One such advancement is the use of specialty shade cloths to manipulate the spectrum of light that enters a cultivation facility. Shade cloths have traditionally been black or white in color, and are used inside greenhouses to refract light and lower temperatures in the growing area. Scientists have discovered that by using different colored shade cloths, also called photo-selective shade netting, growers can modify the light spectrum to naturally repel insects, alter plant physiology, and increase flower production.2 This material has the potential to help cannabis growers minimize pesticide use while realizing larger yields.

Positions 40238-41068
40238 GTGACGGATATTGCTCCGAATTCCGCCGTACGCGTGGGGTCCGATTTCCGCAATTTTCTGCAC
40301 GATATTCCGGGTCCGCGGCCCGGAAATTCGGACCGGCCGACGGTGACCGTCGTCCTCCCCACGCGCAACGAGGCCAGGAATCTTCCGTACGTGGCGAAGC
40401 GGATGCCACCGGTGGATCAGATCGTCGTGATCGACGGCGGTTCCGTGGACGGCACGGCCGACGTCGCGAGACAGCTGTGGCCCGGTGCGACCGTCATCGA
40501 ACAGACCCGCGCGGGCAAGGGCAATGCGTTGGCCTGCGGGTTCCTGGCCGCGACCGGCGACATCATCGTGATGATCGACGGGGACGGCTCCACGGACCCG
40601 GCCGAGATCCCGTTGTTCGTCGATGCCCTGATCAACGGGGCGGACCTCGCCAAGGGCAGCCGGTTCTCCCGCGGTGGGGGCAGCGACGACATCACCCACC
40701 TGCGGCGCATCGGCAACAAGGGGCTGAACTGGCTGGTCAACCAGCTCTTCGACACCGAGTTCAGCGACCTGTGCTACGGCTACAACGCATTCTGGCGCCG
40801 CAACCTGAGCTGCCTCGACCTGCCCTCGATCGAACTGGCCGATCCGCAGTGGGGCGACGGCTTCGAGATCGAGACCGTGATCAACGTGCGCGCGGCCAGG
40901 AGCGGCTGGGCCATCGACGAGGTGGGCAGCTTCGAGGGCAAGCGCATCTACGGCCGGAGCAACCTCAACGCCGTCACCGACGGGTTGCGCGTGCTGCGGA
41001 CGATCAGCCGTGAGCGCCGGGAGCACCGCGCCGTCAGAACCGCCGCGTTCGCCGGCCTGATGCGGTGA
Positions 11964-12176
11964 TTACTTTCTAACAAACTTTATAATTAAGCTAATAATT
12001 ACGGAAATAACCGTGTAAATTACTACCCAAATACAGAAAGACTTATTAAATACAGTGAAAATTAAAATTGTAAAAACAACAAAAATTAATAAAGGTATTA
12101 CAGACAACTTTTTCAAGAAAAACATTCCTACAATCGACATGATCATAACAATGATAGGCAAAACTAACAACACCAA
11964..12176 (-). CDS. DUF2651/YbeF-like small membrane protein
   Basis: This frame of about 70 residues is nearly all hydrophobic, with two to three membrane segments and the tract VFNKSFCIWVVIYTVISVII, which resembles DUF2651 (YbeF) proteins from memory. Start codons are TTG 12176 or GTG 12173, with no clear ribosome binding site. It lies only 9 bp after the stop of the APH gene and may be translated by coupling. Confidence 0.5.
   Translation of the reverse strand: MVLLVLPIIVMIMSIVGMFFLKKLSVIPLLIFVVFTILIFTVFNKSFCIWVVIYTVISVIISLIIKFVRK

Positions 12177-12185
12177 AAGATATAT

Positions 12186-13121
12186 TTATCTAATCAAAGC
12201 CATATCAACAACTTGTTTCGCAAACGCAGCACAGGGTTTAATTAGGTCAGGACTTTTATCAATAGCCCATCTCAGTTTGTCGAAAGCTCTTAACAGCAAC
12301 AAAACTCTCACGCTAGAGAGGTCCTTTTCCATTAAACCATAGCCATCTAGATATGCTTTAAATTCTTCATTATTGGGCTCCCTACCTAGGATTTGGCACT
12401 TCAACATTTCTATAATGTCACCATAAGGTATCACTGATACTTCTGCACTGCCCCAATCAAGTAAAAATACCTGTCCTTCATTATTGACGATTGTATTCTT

Use biological agents
Integrating biological controls into a grower’s cultivation program can help to naturally prevent and mitigate damage from pests and disease pathogens. Cannabis growers are prohibited from using chemical pesticides and fungicides on their crops since the flower cannot be washed prior to consumption or processing and chemical residuals will be present in the final product. If you are growing somewhere that does not yet prohibit the use of these chemicals, anticipate they will soon be prohibited. Cultivators should start establishing biological pest and disease management programs now to ensure they remain competitive in the future.